Mark: Yeah, I see what those other scientists you've talked to are saying, that it's naive. It's definitely true that if you just show up to somebody with a set of facts and say, "These are the facts, and this is what you have to do," you're wrong. Nobody will respond to that message. Because they say, "Well. Okay. But I have other facts. There's a reason I have —" Any human being you meet, there's a reason they have the opinions they have. They didn't come up with it from nothing. They aren't in a void. In their mind, at least, they aren't in a void of facts, that just needs your facts to come in and then suddenly, they'll change their mind. They have what they think are already facts that have shaped their perception. And so, new facts run into those old ones and are usually rejected if they don't agree and accept it if they do. That's the common process.

I think we always want to be efficient, right? If you just go on TV and proclaim your message to the world, the people who agree with you will agree, and the people who don't agree with you will think you're a lunatic. What I've noticed is, there's real value in having actual conversations with people — which requires a certain amount of humility and requires you being willing to be present as a real scientist, as a person, as a human being who admits that you don't know things, who admits that you were wrong about something two months ago, and take the time to actually listen to somebody, to tell them what you're working on, what you've discovered, why you trust that it's true, what the experiments were if they're curious, to listen to the objections, to listen to the other facts that they have, to respond to those with what you know and why you know it.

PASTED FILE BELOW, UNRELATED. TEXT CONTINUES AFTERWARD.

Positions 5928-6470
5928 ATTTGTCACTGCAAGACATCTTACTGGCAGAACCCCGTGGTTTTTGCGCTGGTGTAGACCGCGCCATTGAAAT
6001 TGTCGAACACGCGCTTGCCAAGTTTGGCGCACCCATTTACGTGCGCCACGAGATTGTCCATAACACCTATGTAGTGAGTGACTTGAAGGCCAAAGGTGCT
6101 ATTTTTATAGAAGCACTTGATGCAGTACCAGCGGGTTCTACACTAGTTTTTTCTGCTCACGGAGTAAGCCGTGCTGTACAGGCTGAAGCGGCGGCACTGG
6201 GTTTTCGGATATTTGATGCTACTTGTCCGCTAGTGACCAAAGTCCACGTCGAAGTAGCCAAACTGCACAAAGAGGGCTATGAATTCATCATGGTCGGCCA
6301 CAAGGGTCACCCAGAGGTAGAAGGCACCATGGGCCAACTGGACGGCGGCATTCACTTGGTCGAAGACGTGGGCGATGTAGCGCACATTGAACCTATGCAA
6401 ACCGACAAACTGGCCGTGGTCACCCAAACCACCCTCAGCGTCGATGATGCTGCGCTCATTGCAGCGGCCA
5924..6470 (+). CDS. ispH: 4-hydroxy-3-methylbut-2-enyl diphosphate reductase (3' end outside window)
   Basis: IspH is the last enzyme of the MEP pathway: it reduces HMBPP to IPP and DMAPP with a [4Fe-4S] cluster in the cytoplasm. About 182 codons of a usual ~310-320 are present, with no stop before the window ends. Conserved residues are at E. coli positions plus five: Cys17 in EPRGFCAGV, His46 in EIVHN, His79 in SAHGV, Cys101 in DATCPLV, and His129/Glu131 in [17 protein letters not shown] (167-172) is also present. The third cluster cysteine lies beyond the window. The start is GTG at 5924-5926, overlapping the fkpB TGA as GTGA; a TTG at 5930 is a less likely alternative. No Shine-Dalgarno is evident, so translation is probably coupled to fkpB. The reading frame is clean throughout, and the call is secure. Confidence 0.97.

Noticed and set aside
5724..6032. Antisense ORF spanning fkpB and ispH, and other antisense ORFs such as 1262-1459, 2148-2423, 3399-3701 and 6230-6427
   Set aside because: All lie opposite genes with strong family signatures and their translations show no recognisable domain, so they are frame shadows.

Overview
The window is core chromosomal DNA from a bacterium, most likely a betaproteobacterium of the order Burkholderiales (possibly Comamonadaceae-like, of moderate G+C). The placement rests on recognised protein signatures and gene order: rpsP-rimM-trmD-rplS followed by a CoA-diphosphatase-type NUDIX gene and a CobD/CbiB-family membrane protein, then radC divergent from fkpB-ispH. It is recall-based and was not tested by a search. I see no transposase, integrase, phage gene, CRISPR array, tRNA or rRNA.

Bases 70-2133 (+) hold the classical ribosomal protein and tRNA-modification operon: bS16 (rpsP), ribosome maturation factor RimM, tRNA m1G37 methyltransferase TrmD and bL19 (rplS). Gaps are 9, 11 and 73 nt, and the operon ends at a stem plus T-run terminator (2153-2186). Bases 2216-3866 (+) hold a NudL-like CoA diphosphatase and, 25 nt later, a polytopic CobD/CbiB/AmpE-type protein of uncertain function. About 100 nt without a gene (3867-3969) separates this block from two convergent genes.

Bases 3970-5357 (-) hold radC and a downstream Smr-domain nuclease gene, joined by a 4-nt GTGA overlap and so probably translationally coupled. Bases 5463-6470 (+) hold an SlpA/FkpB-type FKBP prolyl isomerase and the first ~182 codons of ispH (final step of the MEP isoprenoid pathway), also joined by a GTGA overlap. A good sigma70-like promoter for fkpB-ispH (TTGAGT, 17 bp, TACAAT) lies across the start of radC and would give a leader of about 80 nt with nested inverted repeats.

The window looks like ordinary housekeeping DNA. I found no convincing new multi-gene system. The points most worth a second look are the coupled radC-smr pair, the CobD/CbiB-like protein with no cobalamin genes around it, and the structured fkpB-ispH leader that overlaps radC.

Surprisingly, I've been doing a lot of this during the pandemic— just meeting with individual people, or families, or classrooms of 10 students. Some of them fairly hostile environments in terms of the perception of vaccines and things like that. I found really productive conversations can come out of that. Really, I'm convinced that that's the way to change. Not that the goal is to change anything.